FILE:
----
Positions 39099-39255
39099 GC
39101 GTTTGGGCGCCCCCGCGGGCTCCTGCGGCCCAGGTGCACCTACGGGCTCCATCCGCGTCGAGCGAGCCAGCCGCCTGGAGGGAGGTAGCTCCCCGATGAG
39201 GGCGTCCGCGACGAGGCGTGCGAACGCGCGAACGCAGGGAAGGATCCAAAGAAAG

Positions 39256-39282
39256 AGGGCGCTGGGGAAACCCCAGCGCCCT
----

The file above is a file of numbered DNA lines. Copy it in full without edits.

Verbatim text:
Positions 39099-39255
39099 GC
39101 GTTTGGGCGCCCCCGCGGGCTCCTGCGGCCCAGGTGCACCTACGGGCTCCATCCGCGTCGAGCGAGCCAGCCGCCTGGAGGGAGGTAGCTCCCCGATGAG
39201 GGCGTCCGCGACGAGGCGTGCGAACGCGCGAACGCAGGGAAGGATCCAAAGAAAG

Positions 39256-39282
39256 AGGGCGCTGGGGAAACCCCAGCGCCCT